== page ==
headshot of Michelle Evans
Michelle Evans

“Duty, Pride, Tradition” — Jake Pruski of Sandwich, a fire science instructor at Waubonsee, grew up with these values, so his career choice is no surprise. His father worked for the Sandwich Fire Department, the job was a good fit for his skills, and “It was just my calling,” Pruski said. “There is a lot of reward in helping people.”

Pruski’s feelings are typical among first responders. Service, above all else, is a hallmark of the profession.

In Illinois, to become a certified firefighter, students must be 18 years of age and a high school graduate. They must complete specific training where they learn both knowledge and practical skills. After training, they take a rigorous examination to become certified by the Office of the State Fire Marshal (OSFM).

To maintain their certification and move up the ranks, career firefighters complete hundreds of hours of additional training, increasing their knowledge of special situations they may face in the line of duty. Additionally, nearly all departments require their firefighters to be certified in Emergency Medical Technician – Basic. Many firefighters are also licensed paramedics.

Waubonsee Community College’s Fire Science Technology Program is certified by the OSFM to provide the Basic Operations Firefighter certification, as well as the additional Fire Officer certifications required by departments. All courses incorporate both classroom-based knowledge and practical hands-on skills.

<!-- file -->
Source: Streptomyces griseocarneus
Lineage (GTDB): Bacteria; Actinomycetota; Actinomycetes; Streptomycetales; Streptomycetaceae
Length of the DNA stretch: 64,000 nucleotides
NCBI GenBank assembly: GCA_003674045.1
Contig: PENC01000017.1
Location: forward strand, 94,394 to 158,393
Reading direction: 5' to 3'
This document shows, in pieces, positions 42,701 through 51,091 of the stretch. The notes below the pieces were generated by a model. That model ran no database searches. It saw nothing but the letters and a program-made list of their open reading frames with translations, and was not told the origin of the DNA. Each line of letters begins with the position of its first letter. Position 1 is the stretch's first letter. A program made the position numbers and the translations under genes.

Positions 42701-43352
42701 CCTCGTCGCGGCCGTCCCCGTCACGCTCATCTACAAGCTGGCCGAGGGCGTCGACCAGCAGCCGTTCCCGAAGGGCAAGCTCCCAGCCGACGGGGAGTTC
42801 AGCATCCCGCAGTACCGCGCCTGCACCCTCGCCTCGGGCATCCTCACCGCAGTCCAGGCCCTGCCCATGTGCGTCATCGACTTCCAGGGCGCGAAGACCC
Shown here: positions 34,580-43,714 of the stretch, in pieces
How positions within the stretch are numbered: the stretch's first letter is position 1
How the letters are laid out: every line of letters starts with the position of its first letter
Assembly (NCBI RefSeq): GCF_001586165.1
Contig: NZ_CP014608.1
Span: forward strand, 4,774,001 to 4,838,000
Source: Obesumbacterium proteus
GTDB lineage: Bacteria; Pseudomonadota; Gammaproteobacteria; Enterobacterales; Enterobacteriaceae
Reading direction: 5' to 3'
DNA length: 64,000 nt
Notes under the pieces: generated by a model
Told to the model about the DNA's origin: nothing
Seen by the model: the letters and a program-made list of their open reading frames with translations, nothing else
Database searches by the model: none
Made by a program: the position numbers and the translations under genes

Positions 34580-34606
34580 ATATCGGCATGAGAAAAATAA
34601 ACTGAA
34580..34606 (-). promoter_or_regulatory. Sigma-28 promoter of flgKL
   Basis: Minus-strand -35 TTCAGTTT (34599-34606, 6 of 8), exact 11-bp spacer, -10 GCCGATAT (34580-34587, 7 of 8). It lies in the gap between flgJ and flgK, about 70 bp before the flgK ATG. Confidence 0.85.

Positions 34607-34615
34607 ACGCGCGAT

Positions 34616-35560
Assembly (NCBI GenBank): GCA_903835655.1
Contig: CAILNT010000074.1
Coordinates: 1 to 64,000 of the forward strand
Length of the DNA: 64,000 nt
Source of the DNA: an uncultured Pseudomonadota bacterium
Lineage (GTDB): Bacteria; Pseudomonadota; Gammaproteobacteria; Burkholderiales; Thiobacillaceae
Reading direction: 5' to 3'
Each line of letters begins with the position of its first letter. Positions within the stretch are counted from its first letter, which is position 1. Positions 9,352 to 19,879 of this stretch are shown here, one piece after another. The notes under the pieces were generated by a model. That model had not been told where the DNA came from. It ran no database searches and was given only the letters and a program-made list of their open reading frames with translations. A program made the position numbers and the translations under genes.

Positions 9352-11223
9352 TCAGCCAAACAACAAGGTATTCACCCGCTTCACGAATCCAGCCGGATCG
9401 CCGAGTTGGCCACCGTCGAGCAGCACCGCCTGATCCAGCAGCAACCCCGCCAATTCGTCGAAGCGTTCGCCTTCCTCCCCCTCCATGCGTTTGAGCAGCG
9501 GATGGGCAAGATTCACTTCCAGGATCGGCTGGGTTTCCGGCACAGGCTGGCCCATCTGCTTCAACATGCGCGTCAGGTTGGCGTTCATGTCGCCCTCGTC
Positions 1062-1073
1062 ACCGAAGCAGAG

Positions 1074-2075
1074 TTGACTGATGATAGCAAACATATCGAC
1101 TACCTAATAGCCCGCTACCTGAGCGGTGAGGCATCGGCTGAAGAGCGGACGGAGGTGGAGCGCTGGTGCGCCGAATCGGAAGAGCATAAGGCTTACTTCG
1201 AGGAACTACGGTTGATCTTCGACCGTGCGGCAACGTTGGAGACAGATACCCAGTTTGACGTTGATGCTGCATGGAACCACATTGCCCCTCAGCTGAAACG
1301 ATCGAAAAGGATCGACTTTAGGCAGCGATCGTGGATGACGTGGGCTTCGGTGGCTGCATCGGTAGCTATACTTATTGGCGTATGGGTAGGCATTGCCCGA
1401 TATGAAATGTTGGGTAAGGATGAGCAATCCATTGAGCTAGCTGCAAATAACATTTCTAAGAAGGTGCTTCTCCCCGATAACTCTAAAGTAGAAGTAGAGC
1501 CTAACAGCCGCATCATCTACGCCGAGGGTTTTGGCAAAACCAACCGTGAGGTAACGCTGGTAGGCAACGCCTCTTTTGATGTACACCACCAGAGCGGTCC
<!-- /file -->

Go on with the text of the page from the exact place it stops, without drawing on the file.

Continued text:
In fact, Waubonsee recently developed an agreement with the Oswego Fire Protection District to offer live fire training in a brand new facility at Station 3. The college will continue to offer courses out of the Montgomery and Aurora Fire Departments as well.

In addition to fire-focused knowledge and skills, a college degree can also be an asset in the field. That’s why, this fall, Waubonsee is introducing the First Responders’ Completion Cohort. Through this program, any firefighter with relevant OSFM certifications or any Illinois licensed paramedic can receive college credit for their industry credentials. The remaining general education requirements can be met by taking hybrid courses; these hybrid courses are a mix of online instruction and regular face-to-face meetings, which are designed to fit with first responders’ shift schedules.

This is just one way Waubonsee’s Fire Science Technology and Paramedic Programs continue to serve the emergency management workforce’s higher education needs. Both of these programs have business advisory committees that offer the college insight and direction. Plus, all of Waubonsee’s fire science technology courses are staffed with instructors who are active fire fighters on the rosters of area departments.

Matt Daly, an Oswego firefighter who is an instructor in Waubonsee’s Fire Science Program, concurred with Pruski. “It is an honor and privilege to be able to serve a cause bigger than one's self and to dedicate one's career to protecting their community,” he stated.

I know I speak for everyone at Waubonsee when I say that I feel honored and privileged to be able to contribute to the safety of our community through service to our community heroes.

Michelle Evans is the Assistant Dean for Health Professions and Public Service at Waubonsee.

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